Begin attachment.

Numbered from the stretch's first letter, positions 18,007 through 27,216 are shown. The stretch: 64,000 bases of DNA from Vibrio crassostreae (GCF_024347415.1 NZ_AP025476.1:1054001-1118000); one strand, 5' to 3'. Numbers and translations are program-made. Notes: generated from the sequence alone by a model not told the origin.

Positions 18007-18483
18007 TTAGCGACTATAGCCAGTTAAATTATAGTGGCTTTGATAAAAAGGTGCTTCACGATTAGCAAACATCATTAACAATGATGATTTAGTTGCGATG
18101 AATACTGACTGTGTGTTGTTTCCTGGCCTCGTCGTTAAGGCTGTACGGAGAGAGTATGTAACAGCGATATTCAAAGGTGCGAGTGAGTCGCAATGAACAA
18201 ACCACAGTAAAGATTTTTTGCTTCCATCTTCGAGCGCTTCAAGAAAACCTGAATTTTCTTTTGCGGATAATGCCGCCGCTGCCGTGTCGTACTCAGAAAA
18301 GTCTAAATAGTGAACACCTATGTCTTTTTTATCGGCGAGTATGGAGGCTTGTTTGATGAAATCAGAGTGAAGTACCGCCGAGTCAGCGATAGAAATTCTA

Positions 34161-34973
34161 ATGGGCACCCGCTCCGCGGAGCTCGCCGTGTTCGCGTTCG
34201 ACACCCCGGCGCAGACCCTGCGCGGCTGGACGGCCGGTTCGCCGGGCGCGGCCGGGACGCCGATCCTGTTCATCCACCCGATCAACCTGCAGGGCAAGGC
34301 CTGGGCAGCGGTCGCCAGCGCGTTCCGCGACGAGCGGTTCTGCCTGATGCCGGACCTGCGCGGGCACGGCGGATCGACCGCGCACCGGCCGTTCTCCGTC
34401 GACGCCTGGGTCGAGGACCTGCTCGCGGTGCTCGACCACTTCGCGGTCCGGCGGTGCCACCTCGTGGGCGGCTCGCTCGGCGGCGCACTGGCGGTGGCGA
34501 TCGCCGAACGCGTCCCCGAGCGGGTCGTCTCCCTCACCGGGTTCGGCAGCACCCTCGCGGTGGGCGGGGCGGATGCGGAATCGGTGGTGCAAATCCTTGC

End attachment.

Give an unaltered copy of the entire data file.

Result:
Numbered from the stretch's first letter, positions 18,007 through 27,216 are shown. The stretch: 64,000 bases of DNA from Vibrio crassostreae (GCF_024347415.1 NZ_AP025476.1:1054001-1118000); one strand, 5' to 3'. Numbers and translations are program-made. Notes: generated from the sequence alone by a model not told the origin.

Positions 18007-18483
18007 TTAGCGACTATAGCCAGTTAAATTATAGTGGCTTTGATAAAAAGGTGCTTCACGATTAGCAAACATCATTAACAATGATGATTTAGTTGCGATG
18101 AATACTGACTGTGTGTTGTTTCCTGGCCTCGTCGTTAAGGCTGTACGGAGAGAGTATGTAACAGCGATATTCAAAGGTGCGAGTGAGTCGCAATGAACAA
18201 ACCACAGTAAAGATTTTTTGCTTCCATCTTCGAGCGCTTCAAGAAAACCTGAATTTTCTTTTGCGGATAATGCCGCCGCTGCCGTGTCGTACTCAGAAAA
18301 GTCTAAATAGTGAACACCTATGTCTTTTTTATCGGCGAGTATGGAGGCTTGTTTGATGAAATCAGAGTGAAGTACCGCCGAGTCAGCGATAGAAATTCTA

Positions 34161-34973
34161 ATGGGCACCCGCTCCGCGGAGCTCGCCGTGTTCGCGTTCG
34201 ACACCCCGGCGCAGACCCTGCGCGGCTGGACGGCCGGTTCGCCGGGCGCGGCCGGGACGCCGATCCTGTTCATCCACCCGATCAACCTGCAGGGCAAGGC
34301 CTGGGCAGCGGTCGCCAGCGCGTTCCGCGACGAGCGGTTCTGCCTGATGCCGGACCTGCGCGGGCACGGCGGATCGACCGCGCACCGGCCGTTCTCCGTC
34401 GACGCCTGGGTCGAGGACCTGCTCGCGGTGCTCGACCACTTCGCGGTCCGGCGGTGCCACCTCGTGGGCGGCTCGCTCGGCGGCGCACTGGCGGTGGCGA
34501 TCGCCGAACGCGTCCCCGAGCGGGTCGTCTCCCTCACCGGGTTCGGCAGCACCCTCGCGGTGGGCGGGGCGGATGCGGAATCGGTGGTGCAAATCCTTGC